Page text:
Researchers at the University of Michigan have devised a way to print precise, pure doses of drugs onto a dissolvable strip, microneedle patch or dosing device, according to a study published in Nature Communications.
The technology could one day allow pharmacies and hospitals to print custom-dosed medications for patients and boost drug development among researchers, the team said.
“A doctor or pharmacist can choose any number of medications, which the machine would combine into a single dose,” lead researcher Max Shtein said in prepared remarks. “The machine could be sitting in the back of the pharmacy or even in a clinic.”
The team used organic vapor jet printing, a technique borrowed from the manufacturing of electronics. The technology allows for researchers to print very fine crystalline structures over a large surface area, helping the medications to dissolve more easily.
This could be useful for the potential new medications that are shelved today because they don’t dissolve properly when administered with pills or capsules, the team noted.
“Pharma companies have libraries of millions of compounds to evaluate, and one of the first tests is solubility,” Shtein said. “About half of new compounds fail this test and are ruled out. Organic vapor jet printing could make some of them more soluble, putting them back into the pipeline.”
The printing process starts with researchers heating up the active pharmaceutical ingredient and evaporating it. The drug combines with a stream of heated, inert gas and travels through a nozzle to a cooled surface.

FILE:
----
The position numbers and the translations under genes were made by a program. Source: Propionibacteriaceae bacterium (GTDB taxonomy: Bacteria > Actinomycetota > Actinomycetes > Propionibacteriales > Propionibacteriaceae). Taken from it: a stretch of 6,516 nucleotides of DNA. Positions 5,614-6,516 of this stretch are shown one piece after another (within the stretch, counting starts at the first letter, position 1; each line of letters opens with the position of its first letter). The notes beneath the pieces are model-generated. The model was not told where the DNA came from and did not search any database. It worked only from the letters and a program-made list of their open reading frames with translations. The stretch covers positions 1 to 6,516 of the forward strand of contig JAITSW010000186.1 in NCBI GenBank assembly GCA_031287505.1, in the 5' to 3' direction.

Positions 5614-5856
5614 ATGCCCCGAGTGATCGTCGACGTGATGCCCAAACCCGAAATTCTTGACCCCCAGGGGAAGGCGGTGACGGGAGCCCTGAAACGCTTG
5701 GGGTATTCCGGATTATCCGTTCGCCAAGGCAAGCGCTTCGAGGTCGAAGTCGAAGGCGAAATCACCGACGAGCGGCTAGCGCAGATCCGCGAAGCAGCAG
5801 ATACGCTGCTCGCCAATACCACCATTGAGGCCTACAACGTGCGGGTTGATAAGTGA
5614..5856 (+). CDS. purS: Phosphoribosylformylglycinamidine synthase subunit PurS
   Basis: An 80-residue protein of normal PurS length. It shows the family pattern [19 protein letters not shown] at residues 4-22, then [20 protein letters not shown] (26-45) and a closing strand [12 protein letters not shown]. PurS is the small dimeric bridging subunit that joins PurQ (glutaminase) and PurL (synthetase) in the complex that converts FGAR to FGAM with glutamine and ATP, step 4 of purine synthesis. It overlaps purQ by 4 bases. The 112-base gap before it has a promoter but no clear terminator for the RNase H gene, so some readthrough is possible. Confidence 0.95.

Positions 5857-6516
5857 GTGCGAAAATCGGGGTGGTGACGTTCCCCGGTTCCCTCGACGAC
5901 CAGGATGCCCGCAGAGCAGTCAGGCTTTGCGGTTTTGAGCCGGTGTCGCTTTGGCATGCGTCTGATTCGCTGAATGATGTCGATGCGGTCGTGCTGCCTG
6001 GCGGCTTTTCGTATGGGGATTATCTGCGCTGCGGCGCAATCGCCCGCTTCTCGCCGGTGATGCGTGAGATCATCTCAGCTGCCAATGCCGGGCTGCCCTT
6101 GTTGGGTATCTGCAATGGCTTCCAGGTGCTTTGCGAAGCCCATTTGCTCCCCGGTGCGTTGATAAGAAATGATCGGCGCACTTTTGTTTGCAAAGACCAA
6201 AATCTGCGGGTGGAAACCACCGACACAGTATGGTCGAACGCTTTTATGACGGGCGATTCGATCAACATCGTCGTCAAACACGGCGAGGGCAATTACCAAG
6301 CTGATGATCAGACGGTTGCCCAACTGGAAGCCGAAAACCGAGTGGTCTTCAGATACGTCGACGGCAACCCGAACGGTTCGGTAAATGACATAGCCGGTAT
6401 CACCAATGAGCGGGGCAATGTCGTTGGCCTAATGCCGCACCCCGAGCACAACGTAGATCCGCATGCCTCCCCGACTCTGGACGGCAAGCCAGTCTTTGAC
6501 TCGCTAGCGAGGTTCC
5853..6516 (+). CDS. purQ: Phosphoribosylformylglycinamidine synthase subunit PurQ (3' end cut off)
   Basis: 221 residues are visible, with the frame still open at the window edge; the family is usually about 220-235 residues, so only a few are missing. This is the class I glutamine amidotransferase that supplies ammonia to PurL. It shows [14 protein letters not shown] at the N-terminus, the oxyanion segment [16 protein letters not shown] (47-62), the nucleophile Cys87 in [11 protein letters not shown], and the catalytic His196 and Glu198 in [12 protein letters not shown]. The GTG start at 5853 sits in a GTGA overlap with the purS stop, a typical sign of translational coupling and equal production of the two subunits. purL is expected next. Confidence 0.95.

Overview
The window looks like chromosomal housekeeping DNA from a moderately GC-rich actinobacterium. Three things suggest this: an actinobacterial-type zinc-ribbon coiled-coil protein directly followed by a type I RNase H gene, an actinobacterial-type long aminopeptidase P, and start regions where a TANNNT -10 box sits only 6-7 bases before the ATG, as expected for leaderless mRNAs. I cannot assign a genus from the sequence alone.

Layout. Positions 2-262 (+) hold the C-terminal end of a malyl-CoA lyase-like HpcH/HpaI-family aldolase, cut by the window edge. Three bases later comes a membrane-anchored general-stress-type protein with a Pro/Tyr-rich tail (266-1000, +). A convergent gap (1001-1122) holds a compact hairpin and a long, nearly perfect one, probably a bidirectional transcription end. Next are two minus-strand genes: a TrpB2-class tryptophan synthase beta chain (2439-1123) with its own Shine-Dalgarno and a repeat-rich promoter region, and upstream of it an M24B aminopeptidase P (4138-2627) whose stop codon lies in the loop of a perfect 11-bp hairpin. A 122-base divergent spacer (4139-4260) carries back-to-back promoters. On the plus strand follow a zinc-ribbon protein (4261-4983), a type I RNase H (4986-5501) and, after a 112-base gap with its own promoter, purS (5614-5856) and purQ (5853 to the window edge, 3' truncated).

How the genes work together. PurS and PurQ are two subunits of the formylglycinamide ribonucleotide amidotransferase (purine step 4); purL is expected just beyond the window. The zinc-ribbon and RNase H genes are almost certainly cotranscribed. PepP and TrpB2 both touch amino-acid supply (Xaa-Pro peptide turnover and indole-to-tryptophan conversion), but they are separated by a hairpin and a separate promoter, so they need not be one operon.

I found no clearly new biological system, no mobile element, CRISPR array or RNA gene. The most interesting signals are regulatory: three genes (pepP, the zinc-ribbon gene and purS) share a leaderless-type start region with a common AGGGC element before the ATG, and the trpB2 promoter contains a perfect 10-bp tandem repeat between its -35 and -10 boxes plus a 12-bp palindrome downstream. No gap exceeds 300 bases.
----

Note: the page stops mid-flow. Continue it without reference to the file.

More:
There, the drug condenses and sticks to the surface in a thin, crystalline film.
“Organic vapor jet printing may be useful for a variety of drug delivery applications for the safe and effective delivery of therapeutic agents to target tissues and organs,” co-author Geeta Mehta added.
The team pointed out that most compounds need to be dissolved in a chemical solvent before they’re tested in cells. This printing technique allows researchers to finely tune the printed medications to dissolve easily a water-based medium, like the one used to culture cells.
“When researchers use solvents to dissolve drugs during the testing process, they’re applying those drugs in a way that’s different from how they would be used in people, and that makes the results less useful,” co-author Anna Schwendeman said. “Organic vapor jet printing could make those tests much more predictive, not to mention simpler.”
The team added that printing mass-market drugs is not right on the horizon, but that drug characterization and testing could be soon implemented internally in pharmaceutical companies.
“One of the major challenges facing pharmaceutical companies is speed to clinical testing in humans,” co-author Gregory Amidon added. “This technology offers up a new approach to accelerate the evaluation of new medicines.”